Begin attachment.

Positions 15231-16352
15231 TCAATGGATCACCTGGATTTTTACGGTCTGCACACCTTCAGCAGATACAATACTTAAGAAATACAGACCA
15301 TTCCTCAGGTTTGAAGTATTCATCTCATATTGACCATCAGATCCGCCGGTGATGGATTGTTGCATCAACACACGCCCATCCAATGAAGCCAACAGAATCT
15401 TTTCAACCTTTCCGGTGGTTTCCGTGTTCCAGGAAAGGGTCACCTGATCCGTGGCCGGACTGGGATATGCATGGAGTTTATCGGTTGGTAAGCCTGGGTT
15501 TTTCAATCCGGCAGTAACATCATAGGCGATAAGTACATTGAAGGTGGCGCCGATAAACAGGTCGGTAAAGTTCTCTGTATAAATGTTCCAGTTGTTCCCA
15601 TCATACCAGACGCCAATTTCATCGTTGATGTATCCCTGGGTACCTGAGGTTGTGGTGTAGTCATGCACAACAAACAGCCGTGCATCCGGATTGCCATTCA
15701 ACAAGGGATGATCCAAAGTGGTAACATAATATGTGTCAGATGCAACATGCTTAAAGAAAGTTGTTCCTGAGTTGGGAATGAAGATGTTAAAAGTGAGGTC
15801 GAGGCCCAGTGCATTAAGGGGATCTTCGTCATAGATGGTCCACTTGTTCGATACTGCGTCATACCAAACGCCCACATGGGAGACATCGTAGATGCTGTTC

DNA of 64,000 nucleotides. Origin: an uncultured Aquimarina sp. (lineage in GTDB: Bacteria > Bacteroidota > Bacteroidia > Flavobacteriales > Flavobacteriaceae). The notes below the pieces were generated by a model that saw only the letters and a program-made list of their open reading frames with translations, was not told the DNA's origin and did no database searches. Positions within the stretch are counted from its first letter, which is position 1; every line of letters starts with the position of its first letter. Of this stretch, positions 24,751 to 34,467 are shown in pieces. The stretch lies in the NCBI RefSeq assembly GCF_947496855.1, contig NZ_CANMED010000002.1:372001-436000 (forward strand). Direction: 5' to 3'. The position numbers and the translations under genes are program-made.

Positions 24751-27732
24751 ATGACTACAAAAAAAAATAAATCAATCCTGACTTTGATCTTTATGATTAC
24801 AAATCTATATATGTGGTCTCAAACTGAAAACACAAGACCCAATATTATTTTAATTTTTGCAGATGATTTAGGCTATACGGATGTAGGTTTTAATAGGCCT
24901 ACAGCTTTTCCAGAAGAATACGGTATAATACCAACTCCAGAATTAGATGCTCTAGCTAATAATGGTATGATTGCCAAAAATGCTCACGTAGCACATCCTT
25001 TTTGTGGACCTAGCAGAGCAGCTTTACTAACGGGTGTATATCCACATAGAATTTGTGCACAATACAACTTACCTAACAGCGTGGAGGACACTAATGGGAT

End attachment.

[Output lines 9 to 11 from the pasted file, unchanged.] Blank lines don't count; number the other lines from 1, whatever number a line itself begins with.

DNA of 64,000 nucleotides. Origin: an uncultured Aquimarina sp. (lineage in GTDB: Bacteria > Bacteroidota > Bacteroidia > Flavobacteriales > Flavobacteriaceae). The notes below the pieces were generated by a model that saw only the letters and a program-made list of their open reading frames with translations, was not told the DNA's origin and did no database searches. Positions within the stretch are counted from its first letter, which is position 1; every line of letters starts with the position of its first letter. Of this stretch, positions 24,751 to 34,467 are shown in pieces. The stretch lies in the NCBI RefSeq assembly GCF_947496855.1, contig NZ_CANMED010000002.1:372001-436000 (forward strand). Direction: 5' to 3'. The position numbers and the translations under genes are program-made.

Positions 24751-27732
24751 ATGACTACAAAAAAAAATAAATCAATCCTGACTTTGATCTTTATGATTAC